From the archive: Workers Union Ensemble

April 22, 2013

(Part of the Sounds New Festival, Theme GB last year, the Workers Union ensemble with Benjamin Oliver in concert.)

Under the baton of composer and conductor, Benjamin Oliver, the Workers Union ensemble performed an eclectic lunchtime concert programme which included Two Elegies Framing A Shout for soprano sax and piano, delivered with astonishing accomplishment by saxophonist Ellie Steemson and pianist Edward Pick. A lyrical first elegy for unaccompanied sax, requiring sustained control of lengthy phrases, is followed by the Shout, in which spiky gestures are punctuated by periods of tense silence, before opening out into a real tour de force for the saxophonist over restless piano riffs. The second Elegy is familiar from Turnage’s epic Blood on the Floor, a beautiful, jazz-hued movement with weaving melodic lines over rich jazz-inflected harmonies. Saxophonist Ellie Steemson demonstrated superb control of her performance, delivered with conviction and commitment and consummate lyrical skill. The piece as a whole is a fine riposte to all those who claim that ‘modern music has no melodies;’ next time you hear it, point them gently in its direction…

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In rehearsal

The programme also included Benjamin Oliver’s Ripped Up, for the complete six-piece ensemble. Delicate opening piano chords lead into a driving groove pitching four-against-three rhythms; an elegiac episode interrupts with a cluster-chord, and showed some careful textural writing in the creation of some effective woodwind and percussion sonorities. A ticking shaker sees time fragmenting in its erratic utterances, whilst the piano picks out some gossamer-thread shapes above hushed, low saxophone trills; but the rhythmic impetus is not to be denied, and returns with driving momentum. The faltering ticker interrupts once more, accompanied by haunting mobiles from the xylophone that fall across the barline, before a hesitant conclusion sees the piece finishing with wide-eyed expectancy.

A fascinating programme, delivered with real accomplishment by youthful former members of the Guildhall School. Expect to hear more from them, and from Benjamin Oliver in the future.

(And for anyone who couldn’t make the concert, here they are performing the piece in concert in 2011.)

Originally posted 14 May, 2012 by Daniel Harding

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From the archive: What the flock: audiences for contemporary music

April 10, 2013

(Originally posted on 13 March, 2012).

I was heartened by an article in The Guardian a few weeks ago, which proclaimed that ‘difficult’ concert programmes are attracting audiences in their droves, and that contemporary music audiences are actually in robust health (Audiences flock to ‘difficult’ contemporary classical music, 30 January; click here to read). Alex Needham`s article paints a portrait of people turning out in their droves to a plethora of modern works being programmed over the coming months, from a festival of Minimalism in Scotland to political opera in Adams’ The Death of Klinghoffer at ENO and to the Glass/Wilson libretto-less marathon, Einstein on the Beach.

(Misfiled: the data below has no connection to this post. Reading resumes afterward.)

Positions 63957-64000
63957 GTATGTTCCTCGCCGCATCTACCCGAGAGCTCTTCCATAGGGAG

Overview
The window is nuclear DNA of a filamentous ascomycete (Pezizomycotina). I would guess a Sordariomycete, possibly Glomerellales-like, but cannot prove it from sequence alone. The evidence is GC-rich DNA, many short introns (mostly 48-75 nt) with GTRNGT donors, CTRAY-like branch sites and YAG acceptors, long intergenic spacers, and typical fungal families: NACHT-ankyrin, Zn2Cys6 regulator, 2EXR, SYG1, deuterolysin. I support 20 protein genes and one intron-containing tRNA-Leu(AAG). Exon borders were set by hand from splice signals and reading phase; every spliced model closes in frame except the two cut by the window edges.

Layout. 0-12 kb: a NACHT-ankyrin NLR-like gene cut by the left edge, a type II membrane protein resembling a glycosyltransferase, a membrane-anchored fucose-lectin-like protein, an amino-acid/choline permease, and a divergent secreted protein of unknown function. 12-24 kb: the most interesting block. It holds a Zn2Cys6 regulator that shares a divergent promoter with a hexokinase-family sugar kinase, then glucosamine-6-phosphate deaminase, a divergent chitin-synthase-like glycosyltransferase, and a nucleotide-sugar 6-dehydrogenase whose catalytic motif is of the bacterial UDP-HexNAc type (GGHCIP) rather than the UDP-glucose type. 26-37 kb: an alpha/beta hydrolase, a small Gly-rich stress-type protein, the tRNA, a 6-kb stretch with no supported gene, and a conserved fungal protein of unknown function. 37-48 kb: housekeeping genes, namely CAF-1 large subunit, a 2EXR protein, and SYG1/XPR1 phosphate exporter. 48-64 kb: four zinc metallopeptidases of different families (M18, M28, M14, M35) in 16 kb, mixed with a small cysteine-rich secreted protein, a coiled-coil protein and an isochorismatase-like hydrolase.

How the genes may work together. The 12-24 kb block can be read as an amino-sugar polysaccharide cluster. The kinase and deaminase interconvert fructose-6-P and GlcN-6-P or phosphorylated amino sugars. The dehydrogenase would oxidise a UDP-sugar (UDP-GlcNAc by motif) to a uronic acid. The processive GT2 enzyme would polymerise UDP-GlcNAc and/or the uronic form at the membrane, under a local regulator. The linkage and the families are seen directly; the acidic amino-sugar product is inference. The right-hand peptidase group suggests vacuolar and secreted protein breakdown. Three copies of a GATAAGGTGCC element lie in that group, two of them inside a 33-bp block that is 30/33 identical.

20130401-172847.jpgPeople have been proclaiming the decline of contemporary classical music ever since the avant-garde were thought to have lost touch with their audiences in the twentieth century. The image of the high-minded composer writing difficult works, deliberately antagonistic to audiences, and uncaring as to whether people came to listen to them or not, is an enduring one, trotted out whenever pundits want to paint a depressing picture of an art-form increasingly in decline. Or so they would have us believe.

But contemporary composers aren`t like that anymore. It may have been desirable, in the middle of the last century, to write music in Darmstadt that sought to alienate listeners, and, as Needham mentions, if your concert attracted more than thirty people in the audience, it had to be immediately rejected as populist and therefore deplorable; but these days, composers are striking a balance between pursuing their own inner vision which may indeed involve a challenging musical language, with finding ways actually to draw audiences in, instead of turning them away.

Turnage in particular has managed to combine a musical vocabulary rich in wild textures and shrieking harmonies with a self-confessed love of James Brown, Tower of Power, jazz-funk and pop tunes to create pieces which audiences notice; Blood on the Floor, with its improvising jazz trio at the heart of a modern ensemble; the piece Hammered Out at last year`s Proms wrong-footed a few critics, who failed to notice its roots in Beyoncé when younger audiences got it immediately. Fair enough, his choice of salacious, head-line generating subject matter in the opera Anna Nicole may have been a shrewd move, but within the brash music he wrote for the piece, there lurk some affecting melodies, deft jazz writing, and even a moving aria or two.